Spring 2018 Course Schedule

FWIS 101      The Bible in Popular Culture
FWIS 103      Debates over Confederate Flag
FWIS 112       Modern Families
FWIS 113       Race, Policy, & Racial Change
FWIS 115       Wellbeing
FWIS 119       Muslim Women & Global Politics
FWIS 120      Fiction and Empathy
FWIS 123      Star Wars & Writing Culture
FWIS 125      Your Arabian Nights
FWIS 126      The Nobel Prize in Literature
FWIS 127      How Poems Work
FWIS 128      Inner Dimensions
FWIS 129      The Empire of the Mongols
FWIS 130      Writing Everyday Life
FWIS 138       Art Criticism in Context
FWIS 141        Writing About Music
FWIS 144       Writing about Greek Drama
FWIS 146       To Eat or Not to Eat GMO's?

FWIS 151      Modern Castaways
FWIS 152      The Science of Supplements
FWIS 153      The Lewis and Clark Expedition
FWIS 154      The Good, the Bad and the Border
FWIS 155      Fakes, Forgeries, and Stolen Art
FWIS 156      Extreme Sports
FWIS 160      Life Narrative
FWIS 162      Critical Thinking in a Democracy
FWIS 163       Medical Humanities
FWIS 164       Ways of Walking
FWIS 168       Building Design Problems
FWIS 174       The Future of Medicine
FWIS 183       Writing Cultures
FWIS 188       Introduction to Engineering Design
FWIS 193       Banned Books and Other Dangers
FWIS 194       Empires
FWIS 195       Wanderlust
FWIS 196       Growing Pains
FWIS 197       Health Disparities in the U.S.

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FWIS 101 The Bible in Popular Culture

Brian Ogren ∙  WF 2:00-3:15
What do Bob Marley and the Hebrew Bible have in common? How was Moses utilized by civil rights activists like Martin Luther King, Jr.? Why was Darren Aronofsky’s film Noah so controversial among Evangelical Christians? What does Donald Trump know about the Bible? This course will address such questions as we introduce ways in which the Bible plays a significant role in contemporary popular culture. By analyzing biblical references found in music, film, art, and the media, we will discover that even in today’s seemingly secular pop culture, the Bible continues to influence our artistic, social, and political landscapes. This class should be of interest regardless of background. Anyone can study the Bible, whether she or he is Jewish, Christian, of a different religion or of no religion. In this course, the Bible is explored as a cultural text; all we require is an inquiring mind.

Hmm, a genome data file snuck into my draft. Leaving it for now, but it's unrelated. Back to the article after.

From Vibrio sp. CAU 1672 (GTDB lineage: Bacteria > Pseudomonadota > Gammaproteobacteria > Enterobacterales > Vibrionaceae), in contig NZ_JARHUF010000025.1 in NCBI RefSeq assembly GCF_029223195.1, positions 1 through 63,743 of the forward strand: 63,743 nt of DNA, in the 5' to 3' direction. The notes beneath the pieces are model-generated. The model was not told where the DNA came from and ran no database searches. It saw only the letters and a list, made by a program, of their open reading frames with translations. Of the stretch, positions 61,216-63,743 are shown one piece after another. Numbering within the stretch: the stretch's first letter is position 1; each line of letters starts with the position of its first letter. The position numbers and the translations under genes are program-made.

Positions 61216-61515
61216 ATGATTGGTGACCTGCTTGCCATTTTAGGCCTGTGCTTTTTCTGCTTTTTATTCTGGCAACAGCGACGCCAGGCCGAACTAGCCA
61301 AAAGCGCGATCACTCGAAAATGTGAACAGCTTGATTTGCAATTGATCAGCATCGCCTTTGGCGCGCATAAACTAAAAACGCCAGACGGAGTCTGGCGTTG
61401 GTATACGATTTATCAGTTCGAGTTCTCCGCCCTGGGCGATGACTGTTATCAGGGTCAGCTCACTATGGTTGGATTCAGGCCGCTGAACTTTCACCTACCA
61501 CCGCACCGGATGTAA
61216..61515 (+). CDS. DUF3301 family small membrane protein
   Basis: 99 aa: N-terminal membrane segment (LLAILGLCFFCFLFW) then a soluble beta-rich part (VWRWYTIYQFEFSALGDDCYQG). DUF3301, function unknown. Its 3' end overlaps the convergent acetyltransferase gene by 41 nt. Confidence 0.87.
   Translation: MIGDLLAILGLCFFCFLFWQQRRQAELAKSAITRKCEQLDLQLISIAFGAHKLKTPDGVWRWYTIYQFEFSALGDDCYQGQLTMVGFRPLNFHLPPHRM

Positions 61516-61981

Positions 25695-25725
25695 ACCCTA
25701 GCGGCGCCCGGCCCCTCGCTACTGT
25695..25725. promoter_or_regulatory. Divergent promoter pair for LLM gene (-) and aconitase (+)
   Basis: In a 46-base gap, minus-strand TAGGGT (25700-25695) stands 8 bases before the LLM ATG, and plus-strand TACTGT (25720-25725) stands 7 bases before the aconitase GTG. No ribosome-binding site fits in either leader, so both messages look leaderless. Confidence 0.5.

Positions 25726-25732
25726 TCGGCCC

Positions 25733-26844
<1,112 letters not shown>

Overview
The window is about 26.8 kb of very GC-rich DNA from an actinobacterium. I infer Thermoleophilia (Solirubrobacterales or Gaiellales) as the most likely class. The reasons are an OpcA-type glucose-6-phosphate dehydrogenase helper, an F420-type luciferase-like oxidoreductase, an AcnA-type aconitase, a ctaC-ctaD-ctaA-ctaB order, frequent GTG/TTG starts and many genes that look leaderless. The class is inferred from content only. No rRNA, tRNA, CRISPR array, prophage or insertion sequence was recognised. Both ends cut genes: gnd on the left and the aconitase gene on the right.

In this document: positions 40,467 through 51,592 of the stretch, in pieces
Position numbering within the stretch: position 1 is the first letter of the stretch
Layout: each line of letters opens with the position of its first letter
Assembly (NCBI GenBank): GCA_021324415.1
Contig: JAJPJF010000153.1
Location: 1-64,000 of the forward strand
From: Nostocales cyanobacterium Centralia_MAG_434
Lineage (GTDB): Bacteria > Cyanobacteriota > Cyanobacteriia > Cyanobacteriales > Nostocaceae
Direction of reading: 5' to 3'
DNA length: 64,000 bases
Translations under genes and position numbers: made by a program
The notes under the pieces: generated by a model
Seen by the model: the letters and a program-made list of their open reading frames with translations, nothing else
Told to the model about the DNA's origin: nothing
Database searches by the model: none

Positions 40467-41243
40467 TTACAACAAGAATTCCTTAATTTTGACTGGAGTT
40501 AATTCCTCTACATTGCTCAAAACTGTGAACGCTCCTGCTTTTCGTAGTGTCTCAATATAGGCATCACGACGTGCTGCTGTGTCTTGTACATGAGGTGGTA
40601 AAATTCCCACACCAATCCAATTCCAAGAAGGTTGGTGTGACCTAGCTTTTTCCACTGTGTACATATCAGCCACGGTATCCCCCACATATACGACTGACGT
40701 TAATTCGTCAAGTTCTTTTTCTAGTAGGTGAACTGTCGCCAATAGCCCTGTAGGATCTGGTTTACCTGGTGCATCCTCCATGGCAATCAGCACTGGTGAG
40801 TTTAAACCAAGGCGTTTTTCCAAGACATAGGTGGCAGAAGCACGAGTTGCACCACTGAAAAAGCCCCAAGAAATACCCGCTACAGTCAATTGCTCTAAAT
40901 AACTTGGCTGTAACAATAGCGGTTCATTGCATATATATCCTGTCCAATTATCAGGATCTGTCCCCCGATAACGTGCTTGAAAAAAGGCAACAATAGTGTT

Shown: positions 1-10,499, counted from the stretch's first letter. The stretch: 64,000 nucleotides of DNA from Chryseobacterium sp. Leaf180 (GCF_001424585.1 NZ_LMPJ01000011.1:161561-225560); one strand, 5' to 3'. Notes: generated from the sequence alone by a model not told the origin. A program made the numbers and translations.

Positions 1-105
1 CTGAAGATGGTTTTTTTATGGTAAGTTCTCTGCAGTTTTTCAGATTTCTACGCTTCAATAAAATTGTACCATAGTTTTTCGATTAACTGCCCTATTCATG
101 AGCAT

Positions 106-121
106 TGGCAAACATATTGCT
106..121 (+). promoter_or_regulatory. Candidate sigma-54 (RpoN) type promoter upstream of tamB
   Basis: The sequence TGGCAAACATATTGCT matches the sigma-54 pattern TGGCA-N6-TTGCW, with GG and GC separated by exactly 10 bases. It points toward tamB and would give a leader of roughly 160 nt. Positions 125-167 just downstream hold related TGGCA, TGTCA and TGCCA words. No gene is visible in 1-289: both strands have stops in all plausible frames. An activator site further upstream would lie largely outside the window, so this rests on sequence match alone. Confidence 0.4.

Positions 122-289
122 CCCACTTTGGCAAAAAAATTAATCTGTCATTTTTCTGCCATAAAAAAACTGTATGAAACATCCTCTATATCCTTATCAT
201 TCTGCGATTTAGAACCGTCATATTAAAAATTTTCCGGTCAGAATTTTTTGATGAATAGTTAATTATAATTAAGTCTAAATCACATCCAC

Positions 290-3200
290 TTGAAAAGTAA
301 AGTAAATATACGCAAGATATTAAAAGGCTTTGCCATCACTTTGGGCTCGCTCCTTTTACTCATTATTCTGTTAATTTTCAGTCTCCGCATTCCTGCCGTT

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FWIS 103 Debates Over Confederate Flag

Andrew Johnson ∙  MW 2:00-3:15
The Confederate Battle Flag is one of America’s most contentious symbols. This course is designed to study points in time when the flag’s meaning came up for debate between the Civil War and today. We will read and discuss primary and secondary readings covering these points in history. To what ends were pro-flag people using it? Anti-flag? How did these historical actors understand the terms of the debate? How much continuity was there in the flag’s meaning? How should we as historians think about the long history of the cultural symbol of the flag? This course will use the historical problem of the display of the Confederate flag, particularly in public spaces, to concentrate on students thinking historically, argument formation, and writing skills.

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FWIS 112 Modern Families   

Sophia Hsu ∙ MWF 10:00-10:50
What does “family” mean today when debates over gay marriage, blended families, and America’s declining birth rates seem to ring the death knell for the nuclear family? To what extent have we moved beyond the image of the nuclear family with its 2.5 children? And to what extent does this image continue to exert a strong social and emotional pull? This course examines the myth of the nuclear family by looking at representations of the Anglo-American family from the nineteenth century on. In tracking the nuclear family’s rise and fall, we will consider how today’s modern families reinforce, complicate, and translate the nuclear family for our contemporary times. Through analyses of novels, short stories, television shows, films, newspaper articles, and nonfictional texts, we will look at how issues such as gender, class, race, sexuality, and globalization have shaped and transformed family structures.